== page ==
News & Analysis


Market abuse – new trading technologies & market manipulation

The increasingly global nature of financial markets has given rise to new trading platforms and technologies, the downside of which is the numerous ways in which these markets can be manipulated. After the LIBOR scandal there have been serious concerns raised by governments and regulators about the manipulation of benchmarks which can result in significant losses for investors and distortion of economies.

Persons trading on insider information and manipulating markets by spreading false or misleading information can currently avoid sanctions by taking advantage of differences in law between EU Member States. This is compounded by some countries’ authorities lacking effective sanctioning powers, while in others, criminal sanctions are not available for certain insider dealing and market manipulation offences.

As part of its work to make financial markets sounder and more transparent, the European Securities and Markets Authority (ESMA) oversaw the implementation of the original Market Abuse Directive (MAD) in 2005, which resulted in an EU-wide market abuse regime and a framework for establishing a proper flow of information to the market.

MAD II or the Market Abuse Regulation (EU) 596/2014 (MAR) will come into effect in the UK from 3 July 2016. It sets out to strengthen the current rules and regulations by extending its scope into new markets, platforms, instruments and market practices. In the main it attempts to increase market integrity and investor protection whilst also creating a single rulebook across the EU.

MAR applies to all financial instruments which are traded on a regulated market, a multi-lateral trading facility (MTF), an organized trading facility (OTF) and financial instruments not included above but which either affect the price of, or whose price is affected by those which are included (for example, credit default swaps and contracts for difference). In addition to the MiFID definition of financial instruments, MAR also applies to emission allowances and spot commodities.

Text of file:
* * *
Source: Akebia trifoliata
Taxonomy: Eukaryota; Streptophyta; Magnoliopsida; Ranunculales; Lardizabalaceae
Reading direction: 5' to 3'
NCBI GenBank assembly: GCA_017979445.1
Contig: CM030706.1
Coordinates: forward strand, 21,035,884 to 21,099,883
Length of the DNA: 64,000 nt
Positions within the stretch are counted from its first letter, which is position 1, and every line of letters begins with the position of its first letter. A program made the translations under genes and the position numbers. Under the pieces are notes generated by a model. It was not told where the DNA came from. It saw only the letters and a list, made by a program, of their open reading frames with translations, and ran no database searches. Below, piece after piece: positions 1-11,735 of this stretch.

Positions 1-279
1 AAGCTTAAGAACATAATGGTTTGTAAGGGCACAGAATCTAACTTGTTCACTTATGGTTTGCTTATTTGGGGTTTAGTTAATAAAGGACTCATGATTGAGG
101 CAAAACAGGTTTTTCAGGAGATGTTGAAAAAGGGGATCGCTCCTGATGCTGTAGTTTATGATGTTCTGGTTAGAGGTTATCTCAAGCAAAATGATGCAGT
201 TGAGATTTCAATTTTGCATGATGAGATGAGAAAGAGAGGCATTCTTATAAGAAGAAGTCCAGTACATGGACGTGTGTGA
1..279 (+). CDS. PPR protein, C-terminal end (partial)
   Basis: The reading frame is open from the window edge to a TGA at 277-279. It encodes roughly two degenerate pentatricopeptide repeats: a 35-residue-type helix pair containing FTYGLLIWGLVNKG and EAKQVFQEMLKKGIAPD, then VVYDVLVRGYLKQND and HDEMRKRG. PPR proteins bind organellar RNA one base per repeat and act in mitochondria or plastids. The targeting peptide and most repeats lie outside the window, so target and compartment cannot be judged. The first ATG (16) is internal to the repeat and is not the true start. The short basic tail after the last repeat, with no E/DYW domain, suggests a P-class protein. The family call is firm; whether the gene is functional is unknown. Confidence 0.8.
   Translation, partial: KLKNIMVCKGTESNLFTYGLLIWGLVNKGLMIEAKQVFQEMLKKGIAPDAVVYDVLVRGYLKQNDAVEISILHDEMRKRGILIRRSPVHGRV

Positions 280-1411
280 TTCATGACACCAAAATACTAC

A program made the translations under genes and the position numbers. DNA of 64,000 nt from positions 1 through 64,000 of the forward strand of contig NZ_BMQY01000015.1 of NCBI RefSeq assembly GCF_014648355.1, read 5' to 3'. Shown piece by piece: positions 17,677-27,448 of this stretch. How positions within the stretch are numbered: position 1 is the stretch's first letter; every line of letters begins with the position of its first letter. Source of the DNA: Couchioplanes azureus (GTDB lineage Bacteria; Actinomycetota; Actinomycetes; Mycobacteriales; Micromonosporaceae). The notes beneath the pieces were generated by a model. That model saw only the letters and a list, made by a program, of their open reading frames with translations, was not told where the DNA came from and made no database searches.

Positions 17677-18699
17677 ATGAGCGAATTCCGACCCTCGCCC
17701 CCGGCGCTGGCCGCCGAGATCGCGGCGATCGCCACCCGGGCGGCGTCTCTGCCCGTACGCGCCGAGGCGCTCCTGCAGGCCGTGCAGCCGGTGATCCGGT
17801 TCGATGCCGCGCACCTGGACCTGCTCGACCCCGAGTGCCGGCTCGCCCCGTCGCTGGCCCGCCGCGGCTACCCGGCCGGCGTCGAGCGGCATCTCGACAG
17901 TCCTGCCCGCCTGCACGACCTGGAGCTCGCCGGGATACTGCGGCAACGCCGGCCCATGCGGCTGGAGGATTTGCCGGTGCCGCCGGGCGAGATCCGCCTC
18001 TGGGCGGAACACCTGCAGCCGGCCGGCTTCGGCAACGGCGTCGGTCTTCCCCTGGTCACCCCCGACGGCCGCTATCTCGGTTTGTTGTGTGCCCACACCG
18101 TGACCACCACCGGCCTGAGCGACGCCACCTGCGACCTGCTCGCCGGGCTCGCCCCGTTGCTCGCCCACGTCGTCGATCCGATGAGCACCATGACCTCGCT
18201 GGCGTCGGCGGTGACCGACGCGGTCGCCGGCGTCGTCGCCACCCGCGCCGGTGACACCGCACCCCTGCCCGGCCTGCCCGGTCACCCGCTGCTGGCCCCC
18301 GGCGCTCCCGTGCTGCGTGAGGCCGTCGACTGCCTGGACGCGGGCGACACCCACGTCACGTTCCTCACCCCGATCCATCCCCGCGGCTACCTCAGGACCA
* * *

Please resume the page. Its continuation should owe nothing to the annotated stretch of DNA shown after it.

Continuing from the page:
9 Nov 2015 – ESMA published Q&As on the operation of MAR
4 Feb 2016 – deadline for commenting on the FCA’s
Consultation paper 15/35 on policy proposals and FCA Handbook changes related to MAR
3 July 2016 – MAR and level 2 texts apply
3 Jan 2017 – MAR provisions dependent on MiFID II apply


Market manipulation – The offence has now been extended to attempted manipulation. Also included in scope are benchmarks and spot commodities. Activities now considered as manipulation are, acting in collaboration to secure a dominant position over supply or demand of a financial instrument and some disruptive algorithmic trading.

Inside information and disclosure – Spot commodity contracts will now be considered within the inside information definition.

Inside information and unlawful disclosure – Amending or cancelling an order with inside information will now be considered insider dealing. Recommending or inducing another person to transact on the basis of the inside information now amounts to unlawful disclosure of inside information.

Buy-back programmes and stabilization – Revisions have been made.

Accepted market practices – Will continue to be allowed by regulators under certain conditions and criteria.

Market soundings – A framework for disclosures of inside information in the course of market soundings will be put in place.

Insider lists – All issuers will need to maintain a list of all persons in their firm who have access to inside information. In SME growth markets this list may be drawn up when the regulator makes a request.

Suspicious transaction and order reports (STORs) – The existing obligation will be extended to include orders as well as trades as well as an obligation for trading venues to submit STORs.

Managers’ transactions – Persons discharging managerial responsibilities within issuers (PDMRs) and persons closely associated with them must notify of personal transactions in the issuer’s financial instruments. The issuer must make this information public within three business days

Investment recommendations – Must be objective and any conflicts of interest disclosed

Whistleblowing – Regulators and firms must have the ability to accept whistleblowing notifications

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